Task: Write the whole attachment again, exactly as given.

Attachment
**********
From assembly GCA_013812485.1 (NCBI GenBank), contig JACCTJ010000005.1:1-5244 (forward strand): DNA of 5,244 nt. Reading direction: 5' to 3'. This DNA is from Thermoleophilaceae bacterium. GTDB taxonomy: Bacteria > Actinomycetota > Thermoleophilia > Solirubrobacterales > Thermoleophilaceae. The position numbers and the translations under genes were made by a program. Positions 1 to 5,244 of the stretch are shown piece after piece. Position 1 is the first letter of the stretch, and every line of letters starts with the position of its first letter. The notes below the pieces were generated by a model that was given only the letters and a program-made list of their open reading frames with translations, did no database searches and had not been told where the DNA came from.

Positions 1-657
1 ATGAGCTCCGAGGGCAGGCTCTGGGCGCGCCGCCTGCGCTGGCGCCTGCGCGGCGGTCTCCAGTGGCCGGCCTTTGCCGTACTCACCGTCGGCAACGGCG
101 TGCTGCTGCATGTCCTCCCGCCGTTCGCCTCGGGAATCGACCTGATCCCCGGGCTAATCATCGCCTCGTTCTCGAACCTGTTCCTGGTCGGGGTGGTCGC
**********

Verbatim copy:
From assembly GCA_013812485.1 (NCBI GenBank), contig JACCTJ010000005.1:1-5244 (forward strand): DNA of 5,244 nt. Reading direction: 5' to 3'. This DNA is from Thermoleophilaceae bacterium. GTDB taxonomy: Bacteria > Actinomycetota > Thermoleophilia > Solirubrobacterales > Thermoleophilaceae. The position numbers and the translations under genes were made by a program. Positions 1 to 5,244 of the stretch are shown piece after piece. Position 1 is the first letter of the stretch, and every line of letters starts with the position of its first letter. The notes below the pieces were generated by a model that was given only the letters and a program-made list of their open reading frames with translations, did no database searches and had not been told where the DNA came from.

Positions 1-657
1 ATGAGCTCCGAGGGCAGGCTCTGGGCGCGCCGCCTGCGCTGGCGCCTGCGCGGCGGTCTCCAGTGGCCGGCCTTTGCCGTACTCACCGTCGGCAACGGCG
101 TGCTGCTGCATGTCCTCCCGCCGTTCGCCTCGGGAATCGACCTGATCCCCGGGCTAATCATCGCCTCGTTCTCGAACCTGTTCCTGGTCGGGGTGGTCGC